For this reason marketing leaders struggling with the increased C-level expectations may well lean more on their agencies throughout the year. Even more so, when we are not sure what Corona curve balls may be thrown our way in the coming months.
Markets will correct
When preparing for the year it’s important to remember that while digital has played a huge part in how we interacted with one another during the pandemic, there hasn’t been a digital big bang from which the only way is forward. Things will return to some normalcy as Covid vaccines and treatments become more widely available. People will return to physical stores - albeit possibly in smaller numbers. And so with this in mind, marketers should plan and prepare for a correction - possibly much larger that we thought mid-2020.
Prepare to be super-agile
The best way to face an unknown future is to be ready to switch at a moment’s notice.
Remaining agile should be a given for digital marketing pros, even in a normal year. After all, the beauty of our industry is that we can respond to changes on the fly.
This year, though, we need to limber up for super-agility.
There is no doubt that 2021 will be a ‘fortune favours the bold’ kind of year. Those who want to win will need to take a punt. But like all things, many leaders will want to mitigate risk. And to do this, they will need to rely on measurement controls. This means if you are on a path that is not working, you can change course. It also means that if you are on a path that is showing all the signs of working well, you can plough more budget behind your efforts. We should expect adaptive media plans where leaders try new things, but with the safety of being able to pull the plug.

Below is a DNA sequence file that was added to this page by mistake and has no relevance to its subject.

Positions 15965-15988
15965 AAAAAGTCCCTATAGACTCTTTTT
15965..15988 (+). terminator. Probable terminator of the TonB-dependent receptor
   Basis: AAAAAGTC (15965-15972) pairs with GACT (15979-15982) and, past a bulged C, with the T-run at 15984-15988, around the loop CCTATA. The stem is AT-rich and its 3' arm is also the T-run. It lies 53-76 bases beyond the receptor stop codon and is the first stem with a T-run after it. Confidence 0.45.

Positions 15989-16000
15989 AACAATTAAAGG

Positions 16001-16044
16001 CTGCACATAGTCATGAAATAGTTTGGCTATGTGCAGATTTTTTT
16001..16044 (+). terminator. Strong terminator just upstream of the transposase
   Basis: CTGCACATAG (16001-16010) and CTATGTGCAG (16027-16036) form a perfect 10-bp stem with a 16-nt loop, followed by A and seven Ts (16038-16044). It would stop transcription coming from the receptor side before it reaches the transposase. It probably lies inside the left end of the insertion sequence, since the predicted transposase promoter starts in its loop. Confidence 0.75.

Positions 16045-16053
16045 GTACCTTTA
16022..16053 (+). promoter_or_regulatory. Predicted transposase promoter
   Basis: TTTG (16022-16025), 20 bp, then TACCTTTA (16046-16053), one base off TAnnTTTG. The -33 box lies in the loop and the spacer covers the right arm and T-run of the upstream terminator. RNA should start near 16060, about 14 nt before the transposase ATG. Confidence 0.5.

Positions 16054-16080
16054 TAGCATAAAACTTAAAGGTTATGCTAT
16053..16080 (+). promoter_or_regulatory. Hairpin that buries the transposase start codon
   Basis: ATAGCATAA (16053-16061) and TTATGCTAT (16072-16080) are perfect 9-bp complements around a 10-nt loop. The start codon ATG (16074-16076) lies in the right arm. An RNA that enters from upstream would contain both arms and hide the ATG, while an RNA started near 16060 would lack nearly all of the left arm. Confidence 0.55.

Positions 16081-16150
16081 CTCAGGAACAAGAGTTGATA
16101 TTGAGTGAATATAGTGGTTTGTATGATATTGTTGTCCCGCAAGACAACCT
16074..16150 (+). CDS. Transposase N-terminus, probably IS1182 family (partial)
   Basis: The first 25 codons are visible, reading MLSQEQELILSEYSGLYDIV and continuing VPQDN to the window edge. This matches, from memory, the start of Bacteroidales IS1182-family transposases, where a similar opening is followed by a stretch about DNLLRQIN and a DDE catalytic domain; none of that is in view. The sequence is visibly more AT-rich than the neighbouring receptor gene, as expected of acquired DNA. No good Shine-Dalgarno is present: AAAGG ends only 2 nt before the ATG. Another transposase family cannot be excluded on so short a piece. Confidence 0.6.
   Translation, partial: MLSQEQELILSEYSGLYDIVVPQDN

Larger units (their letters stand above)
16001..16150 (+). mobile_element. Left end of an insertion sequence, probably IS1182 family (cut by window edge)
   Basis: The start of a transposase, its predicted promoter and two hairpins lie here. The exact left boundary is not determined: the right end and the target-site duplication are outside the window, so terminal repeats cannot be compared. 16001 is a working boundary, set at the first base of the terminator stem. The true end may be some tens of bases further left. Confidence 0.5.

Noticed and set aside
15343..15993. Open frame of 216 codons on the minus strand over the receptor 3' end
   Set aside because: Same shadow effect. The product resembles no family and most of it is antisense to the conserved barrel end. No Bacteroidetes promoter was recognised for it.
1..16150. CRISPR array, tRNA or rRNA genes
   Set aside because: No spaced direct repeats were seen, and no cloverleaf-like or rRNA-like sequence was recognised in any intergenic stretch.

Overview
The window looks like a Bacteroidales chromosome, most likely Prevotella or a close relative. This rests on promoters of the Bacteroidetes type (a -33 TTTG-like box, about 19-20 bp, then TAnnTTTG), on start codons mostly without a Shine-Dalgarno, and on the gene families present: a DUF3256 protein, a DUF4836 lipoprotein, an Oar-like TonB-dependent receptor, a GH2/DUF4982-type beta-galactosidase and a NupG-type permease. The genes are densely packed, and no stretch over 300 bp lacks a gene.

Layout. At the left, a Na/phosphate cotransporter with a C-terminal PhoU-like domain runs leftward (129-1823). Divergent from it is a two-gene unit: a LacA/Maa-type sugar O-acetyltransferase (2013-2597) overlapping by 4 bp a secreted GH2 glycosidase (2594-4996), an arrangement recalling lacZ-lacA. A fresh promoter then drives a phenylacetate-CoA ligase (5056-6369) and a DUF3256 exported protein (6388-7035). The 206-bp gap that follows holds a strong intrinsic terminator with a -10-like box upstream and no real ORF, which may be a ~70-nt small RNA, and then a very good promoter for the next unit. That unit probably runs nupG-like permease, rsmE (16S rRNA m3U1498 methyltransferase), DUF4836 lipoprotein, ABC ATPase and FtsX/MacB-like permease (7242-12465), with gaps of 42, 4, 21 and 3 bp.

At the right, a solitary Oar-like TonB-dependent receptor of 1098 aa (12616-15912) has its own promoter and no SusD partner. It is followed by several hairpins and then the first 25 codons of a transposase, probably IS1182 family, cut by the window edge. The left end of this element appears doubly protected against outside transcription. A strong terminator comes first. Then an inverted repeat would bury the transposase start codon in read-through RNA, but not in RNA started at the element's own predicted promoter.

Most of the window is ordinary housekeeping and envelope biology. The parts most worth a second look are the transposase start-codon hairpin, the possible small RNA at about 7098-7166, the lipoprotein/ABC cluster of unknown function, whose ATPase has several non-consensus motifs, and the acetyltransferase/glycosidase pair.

Innovation budgets could save your skin
With super-agility in mind, we place added importance on having the ability to quickly respond. We have always advocated that clients have an innovation budget. This is not necessarily an R&D budget, although that would be nice, but rather a few percent tucked away in a budget line item that is set aside for a quick response should it be needed.
This placeholder or flexibility budget can be used on media spend if you see a certain channel responding well, or it could be pushed towards a tech integration, or even a new format of rich media that looks interesting. Knowing you have the flexibility to act on information from your measurement tools and from market trends will give you the competitive edge, not to mention some welcome peace of mind.
Take your seat at the board
Never before has measurement been more important. Adopting a super-agile response depends on clean data. But data is dumb unless it’s interpreted and actioned intelligently and this depends on surrounding yourself with the right team and partners to lean on.
What’s more, marketing must be seen as a core part of business delivery and CMOs should be taking their seat at the boardroom table - most especially when it comes to risk planning. After all, we truly have no idea what 2021 will bring, but we do know that digital is going to have a big part to play in how we respond to it.